The equation allows us to accurately calculate values of the function for any real number. It can be rewritten in various forms to help us see features of the function (vertex form, standard form, factored form). It allows deep analysis and is sometimes referred to as an analytical model.

Eureka Math Algebra 1 Module 5 Lesson 4 Problem Set Answer Key

Question 1.
During tryouts for the track team, Bob is running 90 – foot wind sprints by running from a starting line to the far wall of the gym and back. At time t = 0, he is at the starting line and ready to accelerate toward the opposite wall. As t approaches 6 seconds he must slow down, stop for just an instant to touch the wall, then turn around, and sprint back to the starting line. His distance, in feet, from the starting line with respect to the number of seconds that has passed for one repetition is modeled by the graph below. (Note: You may refer to Lesson 1, Problem Set 1 to help answer this question.)
How far was Bob from the starting line at 2 seconds? 6.5 seconds? (Distances, in feet, should be represented to the nearest tenth.)
So far we know: f(t) = a(t – 6)2 + 90 (Now we need to find a.)
Substitute (0,0):
a(0 – 6)2 + 90 = 0
a( – 6)2 + 90 = 0
36a = – 90
a = $$\frac{ – 90}{36}$$ = $$\frac{ – 5}{2}$$
The final function is f(t) = $$\frac{ – 5}{2}$$ (t – 6)2 + 90.
f(2) = $$\frac{ – 5}{2}$$ (2 – 6)2 + 90 = 50
f(6.5) = $$\frac{ – 5}{2}$$ (6.5 – 6)2 + 90 = 89.4
Bob was 50 ft and 89.4 ft from the starting line at 2 seconds and 6.5 seconds, respectively.

Question 2.
Kyle and Abed each threw a baseball across a field. The height of the balls (in feet) is described by functions A and K, where t is the number of seconds the baseball is in the air. K models the height of Kyle’s baseball (equation below), and A models the height of Abed’s baseball (graph below).
K(t) = – 16t2 + 66t + 6 a. Which ball was in the air for a longer period of time?
We need to find the time when the ball is back on the ground (i.e., when the height function equals 0).
First Abed’s:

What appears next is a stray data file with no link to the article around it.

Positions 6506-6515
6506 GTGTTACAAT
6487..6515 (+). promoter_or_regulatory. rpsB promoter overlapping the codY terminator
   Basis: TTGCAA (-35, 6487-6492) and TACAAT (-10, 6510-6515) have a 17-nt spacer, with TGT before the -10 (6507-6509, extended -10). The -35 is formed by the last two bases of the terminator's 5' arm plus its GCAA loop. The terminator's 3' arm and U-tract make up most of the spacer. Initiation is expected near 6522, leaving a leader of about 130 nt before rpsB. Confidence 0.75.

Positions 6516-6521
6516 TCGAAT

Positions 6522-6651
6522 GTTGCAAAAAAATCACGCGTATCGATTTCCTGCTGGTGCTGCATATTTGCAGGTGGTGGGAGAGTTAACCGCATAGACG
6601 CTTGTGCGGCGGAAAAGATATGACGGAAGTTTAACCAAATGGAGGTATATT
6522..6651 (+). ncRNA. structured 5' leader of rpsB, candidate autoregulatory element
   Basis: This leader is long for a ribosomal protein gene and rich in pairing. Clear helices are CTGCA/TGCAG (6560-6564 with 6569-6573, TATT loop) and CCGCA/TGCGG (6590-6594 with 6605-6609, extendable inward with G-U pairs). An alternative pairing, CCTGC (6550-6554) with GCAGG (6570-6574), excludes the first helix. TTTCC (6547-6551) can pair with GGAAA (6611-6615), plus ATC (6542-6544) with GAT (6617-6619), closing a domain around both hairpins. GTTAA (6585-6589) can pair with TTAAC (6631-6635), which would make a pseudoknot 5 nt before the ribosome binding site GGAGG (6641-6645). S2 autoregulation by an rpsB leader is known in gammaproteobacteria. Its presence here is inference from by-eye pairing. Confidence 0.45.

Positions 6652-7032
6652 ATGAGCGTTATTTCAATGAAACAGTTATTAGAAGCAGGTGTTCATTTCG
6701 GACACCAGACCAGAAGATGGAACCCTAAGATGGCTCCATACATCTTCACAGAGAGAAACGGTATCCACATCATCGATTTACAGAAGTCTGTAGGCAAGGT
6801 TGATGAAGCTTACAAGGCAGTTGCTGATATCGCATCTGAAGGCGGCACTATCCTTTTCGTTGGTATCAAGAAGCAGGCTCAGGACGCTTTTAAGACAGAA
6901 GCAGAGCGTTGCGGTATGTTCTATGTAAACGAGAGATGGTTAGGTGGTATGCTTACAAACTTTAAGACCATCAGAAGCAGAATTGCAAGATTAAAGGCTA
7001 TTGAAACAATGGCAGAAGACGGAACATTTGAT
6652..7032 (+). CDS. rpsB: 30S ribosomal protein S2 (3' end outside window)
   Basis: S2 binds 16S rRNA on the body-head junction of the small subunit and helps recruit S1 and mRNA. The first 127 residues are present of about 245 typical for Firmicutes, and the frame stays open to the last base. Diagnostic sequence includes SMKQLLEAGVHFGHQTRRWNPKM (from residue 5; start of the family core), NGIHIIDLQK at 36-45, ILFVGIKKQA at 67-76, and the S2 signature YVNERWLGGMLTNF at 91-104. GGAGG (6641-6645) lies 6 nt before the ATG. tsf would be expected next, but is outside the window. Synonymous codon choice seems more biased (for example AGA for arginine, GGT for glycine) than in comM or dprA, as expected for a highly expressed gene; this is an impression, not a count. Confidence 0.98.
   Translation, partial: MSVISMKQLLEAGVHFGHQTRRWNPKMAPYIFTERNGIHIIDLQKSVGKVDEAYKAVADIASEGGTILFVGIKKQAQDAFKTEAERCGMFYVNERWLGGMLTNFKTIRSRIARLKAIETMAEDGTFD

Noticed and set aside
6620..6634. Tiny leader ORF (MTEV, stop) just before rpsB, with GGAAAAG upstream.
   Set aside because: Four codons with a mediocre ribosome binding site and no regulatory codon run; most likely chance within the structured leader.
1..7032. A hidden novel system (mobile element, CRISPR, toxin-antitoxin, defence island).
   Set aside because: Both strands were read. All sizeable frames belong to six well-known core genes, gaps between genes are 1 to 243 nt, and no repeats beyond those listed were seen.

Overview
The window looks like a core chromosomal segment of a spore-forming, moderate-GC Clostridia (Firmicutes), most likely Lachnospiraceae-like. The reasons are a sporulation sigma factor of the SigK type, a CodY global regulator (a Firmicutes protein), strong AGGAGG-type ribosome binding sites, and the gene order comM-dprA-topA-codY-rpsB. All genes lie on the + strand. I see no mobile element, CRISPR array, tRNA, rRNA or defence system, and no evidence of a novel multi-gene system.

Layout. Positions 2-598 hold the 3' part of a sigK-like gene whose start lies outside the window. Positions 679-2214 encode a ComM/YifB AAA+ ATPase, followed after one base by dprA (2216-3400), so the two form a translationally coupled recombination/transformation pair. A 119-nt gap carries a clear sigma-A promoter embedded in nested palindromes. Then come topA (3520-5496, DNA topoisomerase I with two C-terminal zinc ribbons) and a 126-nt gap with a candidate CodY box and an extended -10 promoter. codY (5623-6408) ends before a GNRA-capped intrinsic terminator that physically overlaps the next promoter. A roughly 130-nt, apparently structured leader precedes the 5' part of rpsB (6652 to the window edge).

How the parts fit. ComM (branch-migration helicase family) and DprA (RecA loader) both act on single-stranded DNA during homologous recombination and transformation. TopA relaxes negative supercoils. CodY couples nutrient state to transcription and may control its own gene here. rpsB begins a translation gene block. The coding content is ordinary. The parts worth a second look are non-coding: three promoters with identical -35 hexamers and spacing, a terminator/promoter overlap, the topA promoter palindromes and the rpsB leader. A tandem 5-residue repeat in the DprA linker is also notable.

We can see from the graph that the ball is in the air from t = 0 to somewhere between 4 and 6. So, just by reading the graph, we might estimate the time in the air to be a little more than 5 seconds. We can get a more accurate number by formulating a model and then doing some calculations.
Using the vertex form: A(t) = a(t – 2.75)2 + 126
If we substitute (1,77):
a(1 – 2.75)2 + 126 = 77
3.0625a = – 49
a = – 49/3.0625 = – 16
So, A(t) = – 16(t – 2.75)2 + 126 = 0.
– 16(t – 2.75)2 = – 126
(t – 2.75)2 = – $$\frac{126}{ – 16}$$
(t – 2.75)2 = 7.875
t – 2.75 = ±$$\sqrt{7.875}$$
t = 2.75±$$\sqrt{7.875}$$
t ≈ – 0.06 or 5.6
Only the positive value makes sense in this context, so Abed’s ball was in the air for 5.6 seconds.
Now Kyle’s: K(t) = – 16t2 + 66t + 6 = 0
Using the quadratic formula to find the zeros:
t = $$\frac{ – 66 \pm \sqrt{66^{2} – 4( – 16)(6)}}{2( – 16)} = \frac{ – 66 \pm \sqrt{4740}}{ – 32}$$ ≈ – 0.09 or 4.2
Only the positive value makes sense in this context. So Kyle’s ball was in the air for 4.2 seconds.
Abed’s ball was in the air longer.

b. Whose ball goes higher?
ans;
We see in the graph of y = A(t) that the highest point for Abed’s ball is 126 ft. Now we need to find the maximum value for K. One way to find the maximum is to put the equation in vertex form:
K(t) = – 16(t2 – 4.125t + ) + 6
= – 16(t – 2.0625)2 + 6 + 16(2.0625)2
= – 16(t – 2.0625)2 + 6 + 68.0625
= – 16(t – 2.0625)2 + 74.0625
So, the vertex for K is (2.0625,74.0625), and Kyle’s ball went about 74 ft into the air. Abed’s ball went higher.

c. How high was Abed’s ball when he threw it?
Now we are looking for the y – intercept for y = A(t) (i.e., the height when time is 0). We can either use the vertex form of the equation, or we can rewrite the equation in standard form.
A(t) = – 16(t – 2.75)2 + 126
= – 16(t2 – 5.5t + 7.5625) + 126
= – 16t2 + 88t – 121 + 126
= – 16t2 + 88t + 5
That means (0,5) is the vertical – intercept, and the ball was at 5 ft when thrown by Abed.
Or we can substitute t = 0 into the vertex form:
A(t) = – 16(t – 2.75)2 + 126
= – 16(0 – 2.75)2 + 126
= – 16(7.5625) + 126
= – 121 + 126
= 5
So, the ball left Abed’s hand at a height of 5 ft.

Eureka Math Algebra 1 Module 5 Lesson 4 Exit Ticket Answer Key

Question 1.
Why might we want to represent a graph of a function in analytical form?